Mr Hodge said: "People were initially apprehensive about the arch, but it's been really well received and we get good feedback, including from parents of our younger clientele, who think it's a proactive way of safeguarding."

Mr Hodge sits on a banning committee of licensees, police and council representatives, while staff are tuned into the Town Link radio system to keep in contact with authorities and other venues.

"It's a level-headed approach to taking action," he said.

"I'm really pleased with the relationship between licensing bodies, the police and council.

"In life, if you're fair to someone, they'll generally be fair to you. We engage with each other, rather than have a 'them and us' attitude.

"Working in tandem and having a close relationship can only be beneficial for the town.

"You can never predict something happening, but you can try to nip it in the bud before it does. If we're observant and proactive, we can do that.

"I think Ipswich is generally a really safe place to come out.

"I've worked in a few towns and cities, where there are high levels of disorder in high streets.

"It's better than a lot of the places I've seen - even on nights considered public order priorities.

"The incidents we see here are isolated, but bad news spreads better than good news. People are more likely to respond online to someone being stabbed than hundreds of people enjoying themselves without incident.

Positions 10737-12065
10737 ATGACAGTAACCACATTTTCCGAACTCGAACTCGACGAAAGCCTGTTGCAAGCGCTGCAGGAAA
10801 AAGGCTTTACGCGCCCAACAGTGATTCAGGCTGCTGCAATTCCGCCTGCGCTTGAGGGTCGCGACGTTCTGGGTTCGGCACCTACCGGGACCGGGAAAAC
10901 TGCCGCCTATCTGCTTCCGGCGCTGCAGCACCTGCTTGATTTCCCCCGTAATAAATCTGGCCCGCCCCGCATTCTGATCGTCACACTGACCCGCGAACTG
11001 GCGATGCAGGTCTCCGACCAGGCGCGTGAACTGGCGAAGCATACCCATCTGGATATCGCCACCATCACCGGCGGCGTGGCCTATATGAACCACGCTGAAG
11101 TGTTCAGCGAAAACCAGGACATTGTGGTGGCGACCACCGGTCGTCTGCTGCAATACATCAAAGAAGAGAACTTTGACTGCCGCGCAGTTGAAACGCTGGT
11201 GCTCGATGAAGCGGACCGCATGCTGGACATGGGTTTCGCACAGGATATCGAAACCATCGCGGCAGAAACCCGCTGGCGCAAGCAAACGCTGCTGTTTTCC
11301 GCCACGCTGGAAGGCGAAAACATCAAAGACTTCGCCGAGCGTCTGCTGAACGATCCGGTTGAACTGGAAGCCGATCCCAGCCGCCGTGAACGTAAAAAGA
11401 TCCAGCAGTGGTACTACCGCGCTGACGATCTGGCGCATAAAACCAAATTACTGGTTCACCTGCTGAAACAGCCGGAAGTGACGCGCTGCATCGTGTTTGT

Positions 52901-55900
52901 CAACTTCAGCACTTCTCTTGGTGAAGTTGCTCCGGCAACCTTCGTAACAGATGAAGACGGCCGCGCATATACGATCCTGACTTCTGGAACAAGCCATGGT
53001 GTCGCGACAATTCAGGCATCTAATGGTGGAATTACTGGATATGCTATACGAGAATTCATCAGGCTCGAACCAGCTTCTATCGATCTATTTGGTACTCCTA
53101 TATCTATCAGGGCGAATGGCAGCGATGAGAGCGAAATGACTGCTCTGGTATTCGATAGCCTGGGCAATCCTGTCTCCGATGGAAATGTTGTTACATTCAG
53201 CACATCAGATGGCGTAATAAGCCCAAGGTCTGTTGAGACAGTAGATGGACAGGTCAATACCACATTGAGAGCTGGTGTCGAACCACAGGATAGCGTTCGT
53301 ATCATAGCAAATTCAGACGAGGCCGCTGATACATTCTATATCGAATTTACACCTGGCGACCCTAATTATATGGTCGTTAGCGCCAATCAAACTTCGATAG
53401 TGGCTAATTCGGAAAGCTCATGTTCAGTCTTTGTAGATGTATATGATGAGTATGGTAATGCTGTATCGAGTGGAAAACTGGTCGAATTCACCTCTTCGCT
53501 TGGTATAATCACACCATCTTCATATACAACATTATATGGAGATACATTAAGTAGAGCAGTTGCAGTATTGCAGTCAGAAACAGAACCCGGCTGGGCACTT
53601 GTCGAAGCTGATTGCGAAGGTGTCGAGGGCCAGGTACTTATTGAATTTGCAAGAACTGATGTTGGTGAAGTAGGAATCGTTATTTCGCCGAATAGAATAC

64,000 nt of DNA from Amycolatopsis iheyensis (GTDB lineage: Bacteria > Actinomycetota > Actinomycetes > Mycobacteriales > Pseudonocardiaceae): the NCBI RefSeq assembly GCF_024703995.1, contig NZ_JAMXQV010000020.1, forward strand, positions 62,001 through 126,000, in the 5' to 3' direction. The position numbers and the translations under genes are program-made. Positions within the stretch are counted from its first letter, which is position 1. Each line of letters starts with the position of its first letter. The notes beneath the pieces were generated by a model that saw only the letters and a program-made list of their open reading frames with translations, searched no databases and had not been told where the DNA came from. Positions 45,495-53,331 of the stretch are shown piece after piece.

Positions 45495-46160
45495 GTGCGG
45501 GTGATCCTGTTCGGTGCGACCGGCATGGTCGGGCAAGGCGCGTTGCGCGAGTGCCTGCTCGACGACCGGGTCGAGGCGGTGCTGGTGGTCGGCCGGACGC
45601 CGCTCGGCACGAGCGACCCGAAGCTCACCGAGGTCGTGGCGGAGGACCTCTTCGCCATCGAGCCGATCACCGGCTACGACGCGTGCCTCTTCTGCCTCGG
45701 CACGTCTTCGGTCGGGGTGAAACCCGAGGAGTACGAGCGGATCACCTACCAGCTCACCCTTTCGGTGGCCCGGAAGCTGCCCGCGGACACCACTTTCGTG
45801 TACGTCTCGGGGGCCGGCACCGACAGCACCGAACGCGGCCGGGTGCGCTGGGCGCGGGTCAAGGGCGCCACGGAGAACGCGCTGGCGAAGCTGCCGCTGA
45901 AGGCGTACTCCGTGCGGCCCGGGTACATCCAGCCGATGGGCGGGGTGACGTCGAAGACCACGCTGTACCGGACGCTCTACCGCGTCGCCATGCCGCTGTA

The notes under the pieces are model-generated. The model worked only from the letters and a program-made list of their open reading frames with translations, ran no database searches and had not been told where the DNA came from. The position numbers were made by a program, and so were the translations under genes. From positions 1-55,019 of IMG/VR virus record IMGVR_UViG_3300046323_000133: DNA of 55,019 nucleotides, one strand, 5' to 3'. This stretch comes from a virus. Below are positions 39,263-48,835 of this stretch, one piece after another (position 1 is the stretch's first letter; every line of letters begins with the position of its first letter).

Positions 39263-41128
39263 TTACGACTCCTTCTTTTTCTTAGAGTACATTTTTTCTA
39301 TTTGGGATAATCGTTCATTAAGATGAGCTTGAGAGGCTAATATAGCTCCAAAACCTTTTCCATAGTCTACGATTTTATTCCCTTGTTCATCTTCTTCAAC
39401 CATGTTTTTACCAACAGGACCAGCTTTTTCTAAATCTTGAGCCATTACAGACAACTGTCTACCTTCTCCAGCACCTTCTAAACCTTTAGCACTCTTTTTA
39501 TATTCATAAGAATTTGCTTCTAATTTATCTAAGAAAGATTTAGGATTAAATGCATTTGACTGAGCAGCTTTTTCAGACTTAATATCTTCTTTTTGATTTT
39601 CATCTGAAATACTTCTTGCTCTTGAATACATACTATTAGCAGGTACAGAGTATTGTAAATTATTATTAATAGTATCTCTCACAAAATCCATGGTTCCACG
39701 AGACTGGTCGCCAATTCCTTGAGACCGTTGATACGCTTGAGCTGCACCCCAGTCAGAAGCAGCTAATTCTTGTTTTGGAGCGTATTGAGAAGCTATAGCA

"We have to better at pushing a positive message."

Before we joined the night time economy team, Inspector Becky Kidd-Stanton said officers were out to engage with the public, not wait for someone to step over the line.

"We want everyone to go home - not cells full of people," she said.

"However, if people are warned about their behaviour and continue, they can be removed from the town centre or arrested, if necessary.

"Businesses are an integral part of ensuring people have a safe night out.

"This is about early intervention; talking to door supervisors at the start of the evening, and supporting licensed premises."

Mr Hodge said: "At this time of year, we get people who are not used to drinking.

"We've all been in a position where we've had too many. I'd like to think someone would be there to pick my children up if they were vulnerable.

"It's great that the Town Pastors are around to focus on the vulnerable."


If you value what this story gives you, please consider supporting the Ipswich Star. Click the link in the orange box below for details.

Become a supporter

This newspaper has been a central part of community life for many years, through good times and bad, serving as your advocate and trusted source of local information. Our industry is facing testing times, which is why I’m asking for your support. Every single contribution will help us continue to produce award-winning local journalism that makes a measurable difference to our community.

Thank you.

Most Read

Most Read

Latest from the Ipswich Star